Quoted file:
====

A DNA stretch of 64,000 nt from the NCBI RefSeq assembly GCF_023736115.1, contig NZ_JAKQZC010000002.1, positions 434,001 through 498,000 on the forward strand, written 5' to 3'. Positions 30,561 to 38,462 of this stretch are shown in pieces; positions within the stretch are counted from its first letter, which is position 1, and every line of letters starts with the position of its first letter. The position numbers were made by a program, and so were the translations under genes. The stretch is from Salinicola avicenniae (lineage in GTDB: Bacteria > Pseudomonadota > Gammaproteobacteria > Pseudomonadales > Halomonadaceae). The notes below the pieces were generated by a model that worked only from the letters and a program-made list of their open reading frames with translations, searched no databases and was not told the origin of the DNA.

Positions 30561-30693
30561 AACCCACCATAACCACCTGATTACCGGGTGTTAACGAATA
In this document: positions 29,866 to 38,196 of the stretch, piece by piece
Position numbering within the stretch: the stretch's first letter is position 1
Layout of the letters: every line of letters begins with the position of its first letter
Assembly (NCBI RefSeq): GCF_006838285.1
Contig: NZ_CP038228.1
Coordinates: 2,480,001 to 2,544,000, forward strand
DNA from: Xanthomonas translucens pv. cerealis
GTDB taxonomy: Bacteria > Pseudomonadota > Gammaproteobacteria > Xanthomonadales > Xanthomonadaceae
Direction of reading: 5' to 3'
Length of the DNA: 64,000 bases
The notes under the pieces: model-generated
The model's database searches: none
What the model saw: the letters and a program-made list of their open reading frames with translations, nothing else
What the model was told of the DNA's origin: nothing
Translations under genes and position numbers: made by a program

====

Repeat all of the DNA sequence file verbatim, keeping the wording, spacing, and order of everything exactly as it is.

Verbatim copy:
A DNA stretch of 64,000 nt from the NCBI RefSeq assembly GCF_023736115.1, contig NZ_JAKQZC010000002.1, positions 434,001 through 498,000 on the forward strand, written 5' to 3'. Positions 30,561 to 38,462 of this stretch are shown in pieces; positions within the stretch are counted from its first letter, which is position 1, and every line of letters starts with the position of its first letter. The position numbers were made by a program, and so were the translations under genes. The stretch is from Salinicola avicenniae (lineage in GTDB: Bacteria > Pseudomonadota > Gammaproteobacteria > Pseudomonadales > Halomonadaceae). The notes below the pieces were generated by a model that worked only from the letters and a program-made list of their open reading frames with translations, searched no databases and was not told the origin of the DNA.

Positions 30561-30693
30561 AACCCACCATAACCACCTGATTACCGGGTGTTAACGAATA
In this document: positions 29,866 to 38,196 of the stretch, piece by piece
Position numbering within the stretch: the stretch's first letter is position 1
Layout of the letters: every line of letters begins with the position of its first letter
Assembly (NCBI RefSeq): GCF_006838285.1
Contig: NZ_CP038228.1
Coordinates: 2,480,001 to 2,544,000, forward strand
DNA from: Xanthomonas translucens pv. cerealis
GTDB taxonomy: Bacteria > Pseudomonadota > Gammaproteobacteria > Xanthomonadales > Xanthomonadaceae
Direction of reading: 5' to 3'
Length of the DNA: 64,000 bases
The notes under the pieces: model-generated
The model's database searches: none
What the model saw: the letters and a program-made list of their open reading frames with translations, nothing else
What the model was told of the DNA's origin: nothing
Translations under genes and position numbers: made by a program